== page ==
1. Jack Conklin, Jr., LT: Jack Conklin continues to impress me with just how solid his play is. He may not be the most physically dominant left tackle (although I did count four or five pancake blocks against Nebraska), but he always seems to win his one on one match-ups thanks to great balance and footwork. Throw in the position rotation, trap blocking, and even the occasional pulls that he’s asked to make in Michigan State’s complex blocking scheme, and he’s a rare walk-on who will hear his name called in the 1st round of the NFL Draft.
Current Draft Projection: Early to mid 1st round. Status unchanged.
2. Connor Cook, Sr., QB: The Nebraska game was a good summary of who Connor Cook is as a draft prospect. He had an erratic first half where he missed several wide open targets, then looked amazing in the second half, when he found several small windows to thread throws in to well-covered receivers.
I hate to say this, but Cook almost reminds me of, dare I say…Tom Brady. Now, before people get upset at me for comparing Cook to a U of M quarterback, or before U of M fans become irate at me for suggesting that Cook might be as good in the NFL as Brady is (thanks to the Pats scheme), hear me out. Both Cook and Brady both struggle when they are forced to move back in the pocket or throw while scrambling. While they both have different styles, they are also both at their best when they can step up in the pocket, and in turn, step into their throws.
One of five Spartans to receive an invite to the Senior Bowl, I expect Cook to show very well, especially in regards to his interviews with NFL Scouts and staffs.
Current Draft Projection: Early to mid 1st round. Status unchanged.
3. Shilique Calhoun, Sr., DE: Let’s face it, Shilique Calhoun is a one trick pony, and although his one trick, the speed rush, is good, he’s a liability in the run game. While he’ll make a great situational pass rusher in the NFL, his ability to be a three down player in the is highly in question. Yes, he has been the victim of some uncalled holds, but he needs to be able to force off defenders with his strength so they aren’t in a position to ever get their hands around him. Having received an invite to the Senior Bowl, Calhoun’s one-on-one drills against opposing tackles will go a long way in determining whether he’s a 1st or 2nd round pick.
Current Draft Projection: Late 1st round or 2nd round. Down from mid to late 1st round.
4. Malik McDowell, So, DT (not draft eligible until after the 2016 season): Malik McDowell’s production has been down as of late, but that’s mainly because he’s been seeing constant double teams from opposing offenses. McDowell is a force, and those double teams are an honor that he will have to get used to going forward in his career. Perhaps a move to the 3-technique next season could help his production going forward, assuming that the larger Craig Evans is prepared to take over at nose tackle.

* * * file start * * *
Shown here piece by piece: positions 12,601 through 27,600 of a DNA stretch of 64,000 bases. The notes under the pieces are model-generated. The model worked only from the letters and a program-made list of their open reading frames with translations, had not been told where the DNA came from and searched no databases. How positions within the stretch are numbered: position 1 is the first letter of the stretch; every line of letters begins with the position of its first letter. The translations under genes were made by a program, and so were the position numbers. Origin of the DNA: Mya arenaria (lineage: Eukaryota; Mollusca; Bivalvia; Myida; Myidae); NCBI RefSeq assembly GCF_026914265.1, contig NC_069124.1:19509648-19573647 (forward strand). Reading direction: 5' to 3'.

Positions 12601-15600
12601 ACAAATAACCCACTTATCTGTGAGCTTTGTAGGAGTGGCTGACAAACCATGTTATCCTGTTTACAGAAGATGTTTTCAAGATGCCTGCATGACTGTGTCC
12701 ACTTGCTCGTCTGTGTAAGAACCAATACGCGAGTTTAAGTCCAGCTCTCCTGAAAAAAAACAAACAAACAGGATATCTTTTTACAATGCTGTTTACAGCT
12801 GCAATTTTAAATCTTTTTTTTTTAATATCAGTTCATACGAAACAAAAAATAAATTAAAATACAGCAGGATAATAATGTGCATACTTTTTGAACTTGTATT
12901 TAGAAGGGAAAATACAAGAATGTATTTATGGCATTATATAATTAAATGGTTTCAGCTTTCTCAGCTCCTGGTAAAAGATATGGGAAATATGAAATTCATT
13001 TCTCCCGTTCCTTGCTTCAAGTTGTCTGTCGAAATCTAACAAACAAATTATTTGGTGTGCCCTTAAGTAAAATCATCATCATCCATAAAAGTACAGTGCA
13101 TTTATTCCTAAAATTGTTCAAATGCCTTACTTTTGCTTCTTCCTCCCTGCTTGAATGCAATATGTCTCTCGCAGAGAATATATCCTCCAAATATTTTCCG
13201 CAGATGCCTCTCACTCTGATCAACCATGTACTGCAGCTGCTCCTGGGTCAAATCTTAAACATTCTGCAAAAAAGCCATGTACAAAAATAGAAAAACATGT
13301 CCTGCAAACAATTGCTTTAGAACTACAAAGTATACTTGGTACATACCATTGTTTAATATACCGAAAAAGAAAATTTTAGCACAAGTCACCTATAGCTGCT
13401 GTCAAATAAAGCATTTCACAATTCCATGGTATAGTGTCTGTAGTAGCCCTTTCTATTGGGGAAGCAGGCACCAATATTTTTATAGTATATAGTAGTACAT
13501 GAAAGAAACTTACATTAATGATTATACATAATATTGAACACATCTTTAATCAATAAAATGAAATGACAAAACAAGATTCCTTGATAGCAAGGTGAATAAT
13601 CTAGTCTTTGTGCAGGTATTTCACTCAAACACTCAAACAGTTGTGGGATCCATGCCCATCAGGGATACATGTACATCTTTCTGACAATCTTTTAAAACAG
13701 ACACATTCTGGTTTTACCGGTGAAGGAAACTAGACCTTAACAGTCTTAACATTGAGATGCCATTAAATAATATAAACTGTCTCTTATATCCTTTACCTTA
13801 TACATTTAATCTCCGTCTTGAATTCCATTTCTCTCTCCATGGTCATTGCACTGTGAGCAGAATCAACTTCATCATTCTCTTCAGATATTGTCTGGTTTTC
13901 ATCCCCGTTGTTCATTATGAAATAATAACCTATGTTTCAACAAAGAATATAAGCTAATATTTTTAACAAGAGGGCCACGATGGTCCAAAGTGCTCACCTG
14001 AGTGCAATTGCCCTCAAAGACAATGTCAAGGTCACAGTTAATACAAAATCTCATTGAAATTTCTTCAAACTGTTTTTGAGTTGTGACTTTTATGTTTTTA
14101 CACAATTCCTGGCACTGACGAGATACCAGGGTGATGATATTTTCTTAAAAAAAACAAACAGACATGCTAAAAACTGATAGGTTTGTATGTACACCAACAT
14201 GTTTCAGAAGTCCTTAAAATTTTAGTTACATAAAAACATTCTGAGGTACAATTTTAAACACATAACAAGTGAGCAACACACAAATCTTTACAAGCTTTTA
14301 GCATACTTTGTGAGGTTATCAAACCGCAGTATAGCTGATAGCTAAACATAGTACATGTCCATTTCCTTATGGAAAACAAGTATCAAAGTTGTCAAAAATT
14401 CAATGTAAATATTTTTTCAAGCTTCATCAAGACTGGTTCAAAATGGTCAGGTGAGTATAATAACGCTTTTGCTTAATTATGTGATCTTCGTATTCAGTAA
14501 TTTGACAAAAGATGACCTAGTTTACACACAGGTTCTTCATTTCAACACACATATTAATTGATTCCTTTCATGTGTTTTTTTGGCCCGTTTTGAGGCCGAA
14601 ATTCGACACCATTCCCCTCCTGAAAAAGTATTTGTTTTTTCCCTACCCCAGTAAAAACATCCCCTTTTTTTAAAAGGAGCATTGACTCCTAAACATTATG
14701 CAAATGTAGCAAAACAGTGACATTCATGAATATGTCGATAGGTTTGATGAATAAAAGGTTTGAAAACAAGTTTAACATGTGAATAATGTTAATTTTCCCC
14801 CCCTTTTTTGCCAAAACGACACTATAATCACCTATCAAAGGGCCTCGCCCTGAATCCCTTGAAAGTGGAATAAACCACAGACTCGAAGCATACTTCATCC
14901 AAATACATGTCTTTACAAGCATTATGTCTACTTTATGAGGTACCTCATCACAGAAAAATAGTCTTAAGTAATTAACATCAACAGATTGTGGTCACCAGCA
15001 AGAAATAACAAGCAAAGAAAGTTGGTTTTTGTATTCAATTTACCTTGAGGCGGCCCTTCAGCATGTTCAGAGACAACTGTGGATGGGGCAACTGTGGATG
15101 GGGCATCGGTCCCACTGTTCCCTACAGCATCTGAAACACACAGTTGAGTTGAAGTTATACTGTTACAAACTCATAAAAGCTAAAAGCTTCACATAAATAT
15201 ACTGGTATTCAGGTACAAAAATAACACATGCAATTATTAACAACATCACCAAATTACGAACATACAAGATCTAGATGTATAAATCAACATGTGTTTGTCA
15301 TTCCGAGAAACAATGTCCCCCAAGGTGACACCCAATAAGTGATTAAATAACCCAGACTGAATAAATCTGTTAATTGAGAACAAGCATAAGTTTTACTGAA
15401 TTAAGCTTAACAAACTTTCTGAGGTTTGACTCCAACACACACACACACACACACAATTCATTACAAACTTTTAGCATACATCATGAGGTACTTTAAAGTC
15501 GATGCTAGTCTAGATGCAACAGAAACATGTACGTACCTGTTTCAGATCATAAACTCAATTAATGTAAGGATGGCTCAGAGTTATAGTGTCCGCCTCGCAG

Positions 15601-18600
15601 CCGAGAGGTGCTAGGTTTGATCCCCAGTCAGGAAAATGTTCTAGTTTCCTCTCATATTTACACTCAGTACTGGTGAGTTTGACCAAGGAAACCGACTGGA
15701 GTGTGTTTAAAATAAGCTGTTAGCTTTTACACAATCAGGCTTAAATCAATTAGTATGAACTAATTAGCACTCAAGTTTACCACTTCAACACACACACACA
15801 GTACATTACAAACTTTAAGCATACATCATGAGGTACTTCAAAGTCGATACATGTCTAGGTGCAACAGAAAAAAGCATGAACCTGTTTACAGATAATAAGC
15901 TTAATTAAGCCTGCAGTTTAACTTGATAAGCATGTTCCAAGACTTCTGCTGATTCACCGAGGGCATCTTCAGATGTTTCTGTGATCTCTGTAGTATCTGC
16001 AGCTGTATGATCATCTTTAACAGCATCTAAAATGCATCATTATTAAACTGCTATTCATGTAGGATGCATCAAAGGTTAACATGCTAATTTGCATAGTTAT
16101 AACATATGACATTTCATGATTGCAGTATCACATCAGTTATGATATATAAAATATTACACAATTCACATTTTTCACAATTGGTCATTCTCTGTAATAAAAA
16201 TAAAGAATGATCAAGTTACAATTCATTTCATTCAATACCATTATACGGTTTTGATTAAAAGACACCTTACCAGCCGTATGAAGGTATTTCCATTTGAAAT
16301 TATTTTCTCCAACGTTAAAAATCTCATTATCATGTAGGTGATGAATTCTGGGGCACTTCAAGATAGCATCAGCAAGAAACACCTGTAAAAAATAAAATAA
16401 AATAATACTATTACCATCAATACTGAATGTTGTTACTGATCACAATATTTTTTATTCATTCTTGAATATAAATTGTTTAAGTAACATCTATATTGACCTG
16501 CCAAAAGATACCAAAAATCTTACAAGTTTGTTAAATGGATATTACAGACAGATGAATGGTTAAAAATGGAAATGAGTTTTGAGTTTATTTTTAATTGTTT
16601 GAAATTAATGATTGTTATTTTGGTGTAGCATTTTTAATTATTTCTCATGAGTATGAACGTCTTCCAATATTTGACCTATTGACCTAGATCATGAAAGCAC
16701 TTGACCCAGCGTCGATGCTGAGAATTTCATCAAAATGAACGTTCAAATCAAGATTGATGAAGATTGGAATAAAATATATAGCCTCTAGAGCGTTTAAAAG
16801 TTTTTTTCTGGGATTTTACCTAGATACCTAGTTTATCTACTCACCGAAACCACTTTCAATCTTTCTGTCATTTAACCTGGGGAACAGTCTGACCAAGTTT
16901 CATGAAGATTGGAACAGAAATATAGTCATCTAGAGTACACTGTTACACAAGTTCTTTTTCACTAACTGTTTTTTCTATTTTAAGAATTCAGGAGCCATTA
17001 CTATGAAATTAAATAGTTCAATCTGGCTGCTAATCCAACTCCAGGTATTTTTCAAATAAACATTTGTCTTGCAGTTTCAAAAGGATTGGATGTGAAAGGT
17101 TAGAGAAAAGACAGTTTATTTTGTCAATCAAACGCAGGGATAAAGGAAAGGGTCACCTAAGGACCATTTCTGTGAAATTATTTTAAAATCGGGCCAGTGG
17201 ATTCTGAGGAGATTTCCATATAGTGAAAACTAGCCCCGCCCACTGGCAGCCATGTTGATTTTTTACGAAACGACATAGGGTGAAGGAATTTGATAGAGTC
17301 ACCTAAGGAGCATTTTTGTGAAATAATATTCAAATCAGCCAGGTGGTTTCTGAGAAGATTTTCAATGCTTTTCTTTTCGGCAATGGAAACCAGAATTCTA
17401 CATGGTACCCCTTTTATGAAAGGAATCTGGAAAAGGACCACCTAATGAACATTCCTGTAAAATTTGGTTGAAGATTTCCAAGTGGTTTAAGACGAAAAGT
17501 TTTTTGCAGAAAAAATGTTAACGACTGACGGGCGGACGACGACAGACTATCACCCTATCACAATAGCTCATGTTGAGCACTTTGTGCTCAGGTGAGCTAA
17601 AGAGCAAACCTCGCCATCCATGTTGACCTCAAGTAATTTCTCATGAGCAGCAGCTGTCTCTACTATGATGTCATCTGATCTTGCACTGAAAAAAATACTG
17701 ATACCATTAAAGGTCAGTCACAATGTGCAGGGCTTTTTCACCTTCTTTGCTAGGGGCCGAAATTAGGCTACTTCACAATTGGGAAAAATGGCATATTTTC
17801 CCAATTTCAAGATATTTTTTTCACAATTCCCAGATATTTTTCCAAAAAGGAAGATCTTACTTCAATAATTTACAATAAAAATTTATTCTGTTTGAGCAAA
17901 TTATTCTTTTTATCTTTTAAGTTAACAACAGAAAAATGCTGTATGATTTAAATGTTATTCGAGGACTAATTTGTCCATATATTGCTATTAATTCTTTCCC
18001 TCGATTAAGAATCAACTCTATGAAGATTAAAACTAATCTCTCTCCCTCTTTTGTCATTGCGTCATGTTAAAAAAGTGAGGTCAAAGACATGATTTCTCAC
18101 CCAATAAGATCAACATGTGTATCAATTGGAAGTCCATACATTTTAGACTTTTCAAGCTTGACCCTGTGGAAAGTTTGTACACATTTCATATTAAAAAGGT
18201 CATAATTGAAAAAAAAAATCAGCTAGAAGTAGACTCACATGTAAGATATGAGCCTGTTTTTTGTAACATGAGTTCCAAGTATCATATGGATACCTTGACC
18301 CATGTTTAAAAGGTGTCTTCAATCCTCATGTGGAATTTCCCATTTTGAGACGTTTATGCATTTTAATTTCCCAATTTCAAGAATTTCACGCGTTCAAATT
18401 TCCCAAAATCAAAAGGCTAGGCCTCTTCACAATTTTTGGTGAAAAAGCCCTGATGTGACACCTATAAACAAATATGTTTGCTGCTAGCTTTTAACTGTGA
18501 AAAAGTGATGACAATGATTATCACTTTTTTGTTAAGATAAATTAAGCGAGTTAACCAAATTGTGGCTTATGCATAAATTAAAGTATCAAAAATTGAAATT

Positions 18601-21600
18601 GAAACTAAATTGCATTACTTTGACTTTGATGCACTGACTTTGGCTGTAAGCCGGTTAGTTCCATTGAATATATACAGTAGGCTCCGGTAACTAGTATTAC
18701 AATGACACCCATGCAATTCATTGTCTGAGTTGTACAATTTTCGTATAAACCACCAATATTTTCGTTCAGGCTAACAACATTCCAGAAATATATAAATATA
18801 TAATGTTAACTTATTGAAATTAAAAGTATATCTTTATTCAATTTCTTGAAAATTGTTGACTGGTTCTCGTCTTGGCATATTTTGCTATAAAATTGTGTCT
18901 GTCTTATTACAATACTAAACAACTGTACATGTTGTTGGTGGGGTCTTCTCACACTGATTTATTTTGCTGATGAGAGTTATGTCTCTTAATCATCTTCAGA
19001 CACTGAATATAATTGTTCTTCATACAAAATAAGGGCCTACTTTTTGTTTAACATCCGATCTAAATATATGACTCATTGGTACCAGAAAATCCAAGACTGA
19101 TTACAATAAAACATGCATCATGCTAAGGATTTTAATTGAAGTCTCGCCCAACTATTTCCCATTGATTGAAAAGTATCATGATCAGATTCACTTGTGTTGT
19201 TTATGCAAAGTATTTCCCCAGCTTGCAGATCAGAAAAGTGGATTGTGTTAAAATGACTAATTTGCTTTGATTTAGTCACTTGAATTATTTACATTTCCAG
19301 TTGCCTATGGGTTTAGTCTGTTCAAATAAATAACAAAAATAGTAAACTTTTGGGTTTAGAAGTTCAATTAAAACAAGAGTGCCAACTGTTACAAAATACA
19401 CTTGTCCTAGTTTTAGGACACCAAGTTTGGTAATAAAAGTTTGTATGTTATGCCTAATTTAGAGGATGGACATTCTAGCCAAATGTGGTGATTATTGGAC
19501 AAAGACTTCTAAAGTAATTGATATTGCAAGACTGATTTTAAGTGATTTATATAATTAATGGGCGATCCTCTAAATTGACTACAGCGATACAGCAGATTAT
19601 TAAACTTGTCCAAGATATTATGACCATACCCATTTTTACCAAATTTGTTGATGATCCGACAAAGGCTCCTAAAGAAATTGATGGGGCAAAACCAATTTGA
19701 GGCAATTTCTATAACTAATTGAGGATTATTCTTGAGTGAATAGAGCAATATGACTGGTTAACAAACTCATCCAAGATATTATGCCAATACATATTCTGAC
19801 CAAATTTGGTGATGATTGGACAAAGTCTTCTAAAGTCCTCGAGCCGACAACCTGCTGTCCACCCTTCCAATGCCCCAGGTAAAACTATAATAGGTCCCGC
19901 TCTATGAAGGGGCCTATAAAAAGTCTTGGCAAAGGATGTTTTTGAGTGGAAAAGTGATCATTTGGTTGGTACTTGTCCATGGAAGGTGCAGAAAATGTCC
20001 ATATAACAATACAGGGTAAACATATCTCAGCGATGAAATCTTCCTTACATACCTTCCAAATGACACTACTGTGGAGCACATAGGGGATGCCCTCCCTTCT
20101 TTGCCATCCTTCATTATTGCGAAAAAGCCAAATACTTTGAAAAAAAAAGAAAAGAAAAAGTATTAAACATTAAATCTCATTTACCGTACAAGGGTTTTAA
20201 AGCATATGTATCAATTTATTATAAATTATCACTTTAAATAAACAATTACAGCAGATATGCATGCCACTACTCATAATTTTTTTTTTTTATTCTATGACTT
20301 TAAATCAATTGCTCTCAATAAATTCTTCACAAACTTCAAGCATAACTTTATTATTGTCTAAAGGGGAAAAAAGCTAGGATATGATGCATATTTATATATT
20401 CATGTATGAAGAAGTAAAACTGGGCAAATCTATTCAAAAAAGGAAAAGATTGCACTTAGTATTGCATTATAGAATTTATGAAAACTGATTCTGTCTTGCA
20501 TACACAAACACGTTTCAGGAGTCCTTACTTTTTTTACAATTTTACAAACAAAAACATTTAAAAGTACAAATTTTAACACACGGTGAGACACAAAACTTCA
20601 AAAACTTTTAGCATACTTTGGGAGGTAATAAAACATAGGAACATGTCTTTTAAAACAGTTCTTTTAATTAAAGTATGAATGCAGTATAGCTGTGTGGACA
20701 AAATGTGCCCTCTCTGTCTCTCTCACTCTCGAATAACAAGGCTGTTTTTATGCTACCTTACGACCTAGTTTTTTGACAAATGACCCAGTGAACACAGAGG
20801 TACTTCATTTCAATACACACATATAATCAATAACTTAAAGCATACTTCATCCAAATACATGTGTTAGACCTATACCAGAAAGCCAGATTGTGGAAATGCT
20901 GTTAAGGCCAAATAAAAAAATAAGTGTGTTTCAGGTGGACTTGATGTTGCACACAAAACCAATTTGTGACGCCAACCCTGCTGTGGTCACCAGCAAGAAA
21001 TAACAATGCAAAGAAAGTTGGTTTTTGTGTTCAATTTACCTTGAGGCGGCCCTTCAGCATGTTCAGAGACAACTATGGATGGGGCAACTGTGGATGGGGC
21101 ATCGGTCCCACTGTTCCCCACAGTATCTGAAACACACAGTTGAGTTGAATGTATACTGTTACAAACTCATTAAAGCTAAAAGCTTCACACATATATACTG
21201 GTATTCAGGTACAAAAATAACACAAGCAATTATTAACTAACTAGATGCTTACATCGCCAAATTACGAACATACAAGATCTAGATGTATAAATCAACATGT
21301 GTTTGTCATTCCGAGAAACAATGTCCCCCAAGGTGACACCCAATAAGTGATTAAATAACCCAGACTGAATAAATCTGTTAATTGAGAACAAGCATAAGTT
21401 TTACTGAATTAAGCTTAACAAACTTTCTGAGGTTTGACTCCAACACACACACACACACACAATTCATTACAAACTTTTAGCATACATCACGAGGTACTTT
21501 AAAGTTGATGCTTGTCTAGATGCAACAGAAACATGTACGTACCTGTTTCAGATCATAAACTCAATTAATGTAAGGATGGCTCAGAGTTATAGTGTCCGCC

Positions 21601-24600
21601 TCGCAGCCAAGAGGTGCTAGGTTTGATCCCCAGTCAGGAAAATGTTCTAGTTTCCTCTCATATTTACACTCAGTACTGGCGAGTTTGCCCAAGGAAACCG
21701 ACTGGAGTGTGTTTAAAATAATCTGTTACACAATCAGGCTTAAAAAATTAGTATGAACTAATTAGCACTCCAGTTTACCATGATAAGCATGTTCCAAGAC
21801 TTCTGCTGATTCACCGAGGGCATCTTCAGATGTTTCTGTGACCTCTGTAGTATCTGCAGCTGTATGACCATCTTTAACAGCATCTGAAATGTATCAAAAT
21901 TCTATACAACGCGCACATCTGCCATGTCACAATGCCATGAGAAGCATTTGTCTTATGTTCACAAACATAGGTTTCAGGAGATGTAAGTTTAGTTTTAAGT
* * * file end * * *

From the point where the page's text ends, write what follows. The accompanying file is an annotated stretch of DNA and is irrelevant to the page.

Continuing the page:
Current Draft Projection: 1st or 2nd round. Status unchanged.
5. Jack Allen, Sr., C/G/T: Like Jack Conklin, Jack Allen once again seemed to win all of his match-ups against Nebraska. For everyone’s sake, I’d like to see MSU get less cute with their blocking schemes and let All-Americans like Allen and Conklin simply grind things out one-on-one instead of sending them on a series of complicated slides, pulls and traps. In any event, Allen excels at doing what is asked of him, which does tend to show off his athleticism. Allen should show well to NFL scouts at the Senior Bowl now that he has earned an invitation.
Current Draft Projection: 2nd to 4th round. Status unchanged.
6. Aaron Burbridge, Sr., WR: Aaron Burbridge has been both Connor Cook’s favorite target and the Big Ten’s best receiver all season, but he finally showed me the second gear in terms of speed that I was looking for from a scouting perspective against Nebraska. That top end speed was best demonstrated by the yards after the catch he produced after catching two different slant routes. The first of which he blew past the Nebraska secondary for a touchdown, and the second of which he made a nice grab in coverage and turned it into a 30-yard gain. In addition to the elite hands and the ball skills that he has on 50/50 throws, I finally saw the burst from Burbridge that I look for in a top notch receivers. My final question before assigning Burbridge a top draft grade is his route running, which is something that is tough to evaluate from the television angles you get on national broadcasts, but I’d still like to see him get more separation at times. Having been invited to the Senior Bowl, Burbridge’s performance in Mobile could mean the difference between being a 2nd round or a 4th round pick.